Robert Thompson had six siblings and it has been written that both he and they were neglected. Furthermore, Thompson’s father left the family home when the young boy was just five years old; and this, it seemed, exacerbated his mother’s drinking problem. At one point, too, she attempted to commit suicide.

    On top of this, Thompson’s father was violent, and, before he left his family, had frequently behaved in a threatening and intimidating way towards his son (Robert), and had also physically punished him on regular occasions.

    It appears that due to this extremely stressful environment, all the children in the family became disturbed, taking out their anguish on one another – they would, for example, threaten one another with knives.

    Indeed, the family was so disrupted, chaotic and unhappy that one child asked to be taken into care. When he later had to come back to the family home, such was his distress that he attempted suicide.

    One point, in particular, I think, goes to show the extreme extent to which Robert’s mother neglected him: she was rarely with him to provide emotional support on the many days that it was necessary for him to attend court.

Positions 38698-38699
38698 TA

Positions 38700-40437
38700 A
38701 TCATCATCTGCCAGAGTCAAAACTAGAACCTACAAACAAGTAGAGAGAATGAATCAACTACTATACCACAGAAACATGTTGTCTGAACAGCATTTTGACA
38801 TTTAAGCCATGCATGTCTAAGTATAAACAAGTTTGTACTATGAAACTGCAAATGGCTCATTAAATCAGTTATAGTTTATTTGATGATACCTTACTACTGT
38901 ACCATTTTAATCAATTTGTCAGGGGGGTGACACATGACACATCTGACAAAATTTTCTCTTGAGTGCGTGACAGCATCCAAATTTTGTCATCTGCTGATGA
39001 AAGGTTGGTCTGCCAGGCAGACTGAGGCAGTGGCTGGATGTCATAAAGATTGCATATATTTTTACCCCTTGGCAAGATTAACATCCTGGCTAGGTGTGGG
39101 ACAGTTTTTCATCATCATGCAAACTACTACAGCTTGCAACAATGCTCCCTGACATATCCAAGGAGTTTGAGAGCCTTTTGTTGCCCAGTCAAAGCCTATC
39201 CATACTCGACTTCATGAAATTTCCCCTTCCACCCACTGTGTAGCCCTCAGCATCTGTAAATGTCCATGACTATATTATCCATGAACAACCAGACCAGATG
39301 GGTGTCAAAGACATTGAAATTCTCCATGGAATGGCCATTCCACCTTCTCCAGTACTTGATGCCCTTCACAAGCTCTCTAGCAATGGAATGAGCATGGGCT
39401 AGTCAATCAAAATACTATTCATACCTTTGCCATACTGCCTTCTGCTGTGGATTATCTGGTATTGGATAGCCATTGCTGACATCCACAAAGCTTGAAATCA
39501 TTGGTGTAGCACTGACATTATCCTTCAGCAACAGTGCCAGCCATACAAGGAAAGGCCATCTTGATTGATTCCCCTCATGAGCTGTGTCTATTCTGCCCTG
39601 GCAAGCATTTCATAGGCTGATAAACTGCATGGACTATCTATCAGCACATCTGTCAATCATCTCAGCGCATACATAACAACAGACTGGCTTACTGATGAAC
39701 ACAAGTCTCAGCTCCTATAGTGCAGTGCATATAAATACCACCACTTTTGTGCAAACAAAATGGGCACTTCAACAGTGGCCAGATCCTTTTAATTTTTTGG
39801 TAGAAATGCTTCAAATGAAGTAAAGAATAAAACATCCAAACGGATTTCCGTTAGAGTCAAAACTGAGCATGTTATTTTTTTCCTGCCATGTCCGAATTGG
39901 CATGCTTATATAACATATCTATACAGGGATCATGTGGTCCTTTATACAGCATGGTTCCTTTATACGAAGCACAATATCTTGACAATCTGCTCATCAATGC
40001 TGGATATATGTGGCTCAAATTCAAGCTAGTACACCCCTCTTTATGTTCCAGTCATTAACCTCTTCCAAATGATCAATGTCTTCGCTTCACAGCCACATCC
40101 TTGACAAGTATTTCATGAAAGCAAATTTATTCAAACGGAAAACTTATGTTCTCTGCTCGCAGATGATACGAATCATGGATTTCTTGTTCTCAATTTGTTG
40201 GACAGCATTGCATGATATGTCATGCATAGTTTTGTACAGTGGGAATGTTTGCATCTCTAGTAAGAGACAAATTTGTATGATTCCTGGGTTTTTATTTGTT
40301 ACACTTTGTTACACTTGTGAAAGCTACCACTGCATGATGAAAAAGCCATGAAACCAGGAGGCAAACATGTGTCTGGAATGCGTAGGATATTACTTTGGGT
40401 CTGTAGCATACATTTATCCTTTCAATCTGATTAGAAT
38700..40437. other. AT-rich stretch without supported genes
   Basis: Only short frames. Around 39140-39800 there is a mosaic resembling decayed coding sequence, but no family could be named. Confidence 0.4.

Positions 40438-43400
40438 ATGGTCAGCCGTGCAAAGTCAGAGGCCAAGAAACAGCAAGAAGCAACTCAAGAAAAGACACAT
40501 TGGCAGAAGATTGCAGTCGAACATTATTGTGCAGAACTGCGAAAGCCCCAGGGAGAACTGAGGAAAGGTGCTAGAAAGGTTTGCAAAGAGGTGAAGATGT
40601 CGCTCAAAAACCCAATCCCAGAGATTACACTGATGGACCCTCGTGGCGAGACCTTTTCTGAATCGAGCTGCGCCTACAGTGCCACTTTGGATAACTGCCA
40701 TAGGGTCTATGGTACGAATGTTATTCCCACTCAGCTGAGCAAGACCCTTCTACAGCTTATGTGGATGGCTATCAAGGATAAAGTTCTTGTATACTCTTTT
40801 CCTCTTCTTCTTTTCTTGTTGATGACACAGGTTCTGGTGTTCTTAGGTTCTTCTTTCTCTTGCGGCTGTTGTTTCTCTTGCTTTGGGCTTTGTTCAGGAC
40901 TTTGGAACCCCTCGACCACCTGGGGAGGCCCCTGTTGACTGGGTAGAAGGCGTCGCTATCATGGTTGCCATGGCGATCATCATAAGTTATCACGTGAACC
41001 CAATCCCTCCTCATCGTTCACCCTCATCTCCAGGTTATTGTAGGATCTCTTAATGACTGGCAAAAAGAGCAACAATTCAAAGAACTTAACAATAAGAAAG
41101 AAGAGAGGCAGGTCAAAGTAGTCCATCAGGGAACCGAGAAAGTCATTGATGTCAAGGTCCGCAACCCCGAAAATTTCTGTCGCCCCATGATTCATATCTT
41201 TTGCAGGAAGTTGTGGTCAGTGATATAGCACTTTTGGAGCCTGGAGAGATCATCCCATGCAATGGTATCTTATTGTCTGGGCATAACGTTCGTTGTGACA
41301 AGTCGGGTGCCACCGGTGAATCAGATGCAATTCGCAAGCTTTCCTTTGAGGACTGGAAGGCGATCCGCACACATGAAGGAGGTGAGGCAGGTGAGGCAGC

Jon Venable’s family, too, was deeply unhappy and unstable – indeed, this state of affairs had led his parents to divorce. His mother, it seems, was something of a narcissist and was, apparently, far more concerned about her love-life (she had a constant stream of boyfriends) than she was with looking after Jon. She also suffered from mental health problems (predominantly depression) and, like the mother of Robert, had attempted to commit suicide.

    Venables was frightened of his mother as she could behave menacingly towards him – he would, for example, take refuge by hiding underneath chairs. More worrying still, he would cut himself with knives.

    Together, Venables and Thompson would be absent from school without permission. They would shop-lift and become involved in violent incidents. They had also displayed cruelty towards animals – shooting pigeons with air rifles and tying rabbits to railway lines so that they were run over by the trains. Such cruelty towards animals is known to be one of the risk factors which predict the development of anti-social personality disorder (sometimes referred to as psychopathy) in adult life. 

    David Hosier BSc Hons; MSc; PGDE(FAHE).